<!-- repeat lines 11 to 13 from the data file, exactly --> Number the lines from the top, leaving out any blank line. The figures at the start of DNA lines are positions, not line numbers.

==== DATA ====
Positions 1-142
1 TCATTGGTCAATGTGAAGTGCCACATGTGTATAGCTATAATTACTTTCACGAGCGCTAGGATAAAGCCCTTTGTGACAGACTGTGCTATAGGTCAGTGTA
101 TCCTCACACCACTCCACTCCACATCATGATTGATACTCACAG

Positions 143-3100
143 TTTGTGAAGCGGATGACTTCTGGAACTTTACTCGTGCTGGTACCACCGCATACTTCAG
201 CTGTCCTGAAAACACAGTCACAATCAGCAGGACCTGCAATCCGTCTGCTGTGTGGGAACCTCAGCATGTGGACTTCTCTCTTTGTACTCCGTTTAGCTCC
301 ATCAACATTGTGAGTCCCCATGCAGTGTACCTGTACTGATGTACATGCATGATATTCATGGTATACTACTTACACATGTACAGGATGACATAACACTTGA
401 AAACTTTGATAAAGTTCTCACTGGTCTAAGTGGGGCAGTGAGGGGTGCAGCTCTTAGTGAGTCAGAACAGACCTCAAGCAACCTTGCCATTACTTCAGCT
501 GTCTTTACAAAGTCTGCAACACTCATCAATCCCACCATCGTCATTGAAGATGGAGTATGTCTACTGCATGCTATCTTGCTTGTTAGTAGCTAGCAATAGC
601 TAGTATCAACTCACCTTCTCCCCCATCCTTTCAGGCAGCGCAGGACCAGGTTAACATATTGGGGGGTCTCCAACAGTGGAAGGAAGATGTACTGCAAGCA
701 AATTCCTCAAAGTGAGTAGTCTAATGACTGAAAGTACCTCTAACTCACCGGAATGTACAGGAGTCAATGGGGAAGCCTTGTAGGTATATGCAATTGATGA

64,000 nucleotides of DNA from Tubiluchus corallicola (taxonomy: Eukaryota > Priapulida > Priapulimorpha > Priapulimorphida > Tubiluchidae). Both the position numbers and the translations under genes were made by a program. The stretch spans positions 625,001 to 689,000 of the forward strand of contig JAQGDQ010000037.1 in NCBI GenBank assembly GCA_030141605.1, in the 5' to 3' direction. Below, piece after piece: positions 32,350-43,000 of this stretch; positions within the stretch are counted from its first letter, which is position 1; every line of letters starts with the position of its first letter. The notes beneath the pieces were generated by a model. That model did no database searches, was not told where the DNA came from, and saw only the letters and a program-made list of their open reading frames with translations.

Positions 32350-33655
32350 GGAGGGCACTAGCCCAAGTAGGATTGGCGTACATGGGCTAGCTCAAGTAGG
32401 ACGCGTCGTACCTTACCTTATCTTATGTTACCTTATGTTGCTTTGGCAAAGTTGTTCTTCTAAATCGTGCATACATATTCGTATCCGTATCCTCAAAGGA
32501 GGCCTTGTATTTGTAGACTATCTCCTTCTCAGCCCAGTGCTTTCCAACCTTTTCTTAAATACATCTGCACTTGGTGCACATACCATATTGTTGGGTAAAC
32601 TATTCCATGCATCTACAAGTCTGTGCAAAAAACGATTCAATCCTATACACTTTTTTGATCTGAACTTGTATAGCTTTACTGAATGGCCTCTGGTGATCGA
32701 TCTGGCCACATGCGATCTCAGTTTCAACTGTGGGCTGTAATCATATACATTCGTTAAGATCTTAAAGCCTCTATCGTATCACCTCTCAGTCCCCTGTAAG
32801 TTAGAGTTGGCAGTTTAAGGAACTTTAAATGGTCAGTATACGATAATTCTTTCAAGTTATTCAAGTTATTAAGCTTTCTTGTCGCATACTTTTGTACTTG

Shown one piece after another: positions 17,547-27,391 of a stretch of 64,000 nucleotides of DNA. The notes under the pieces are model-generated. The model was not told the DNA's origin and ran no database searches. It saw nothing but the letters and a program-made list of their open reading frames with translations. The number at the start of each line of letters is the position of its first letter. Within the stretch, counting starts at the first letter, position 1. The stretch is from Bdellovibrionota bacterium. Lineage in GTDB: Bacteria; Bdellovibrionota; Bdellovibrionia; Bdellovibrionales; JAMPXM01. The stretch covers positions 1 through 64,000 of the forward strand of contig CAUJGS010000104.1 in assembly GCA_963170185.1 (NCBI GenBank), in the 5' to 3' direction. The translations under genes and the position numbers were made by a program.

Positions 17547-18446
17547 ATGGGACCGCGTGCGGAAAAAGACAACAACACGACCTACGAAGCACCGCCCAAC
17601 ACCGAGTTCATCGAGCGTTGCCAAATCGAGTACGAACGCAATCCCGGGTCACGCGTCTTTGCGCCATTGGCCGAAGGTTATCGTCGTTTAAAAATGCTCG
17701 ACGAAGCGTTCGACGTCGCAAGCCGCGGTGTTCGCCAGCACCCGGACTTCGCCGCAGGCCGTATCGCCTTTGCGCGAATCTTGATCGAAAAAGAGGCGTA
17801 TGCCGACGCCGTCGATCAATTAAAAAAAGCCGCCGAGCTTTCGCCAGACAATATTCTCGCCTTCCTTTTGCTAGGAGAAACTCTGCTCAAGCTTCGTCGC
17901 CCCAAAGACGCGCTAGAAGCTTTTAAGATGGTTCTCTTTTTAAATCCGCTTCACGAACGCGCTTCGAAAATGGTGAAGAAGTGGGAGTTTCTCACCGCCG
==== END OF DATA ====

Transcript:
701 AATTCCTCAAAGTGAGTAGTCTAATGACTGAAAGTACCTCTAACTCACCGGAATGTACAGGAGTCAATGGGGAAGCCTTGTAGGTATATGCAATTGATGA

64,000 nucleotides of DNA from Tubiluchus corallicola (taxonomy: Eukaryota > Priapulida > Priapulimorpha > Priapulimorphida > Tubiluchidae). Both the position numbers and the translations under genes were made by a program. The stretch spans positions 625,001 to 689,000 of the forward strand of contig JAQGDQ010000037.1 in NCBI GenBank assembly GCA_030141605.1, in the 5' to 3' direction. Below, piece after piece: positions 32,350-43,000 of this stretch; positions within the stretch are counted from its first letter, which is position 1; every line of letters starts with the position of its first letter. The notes beneath the pieces were generated by a model. That model did no database searches, was not told where the DNA came from, and saw only the letters and a program-made list of their open reading frames with translations.

Positions 32350-33655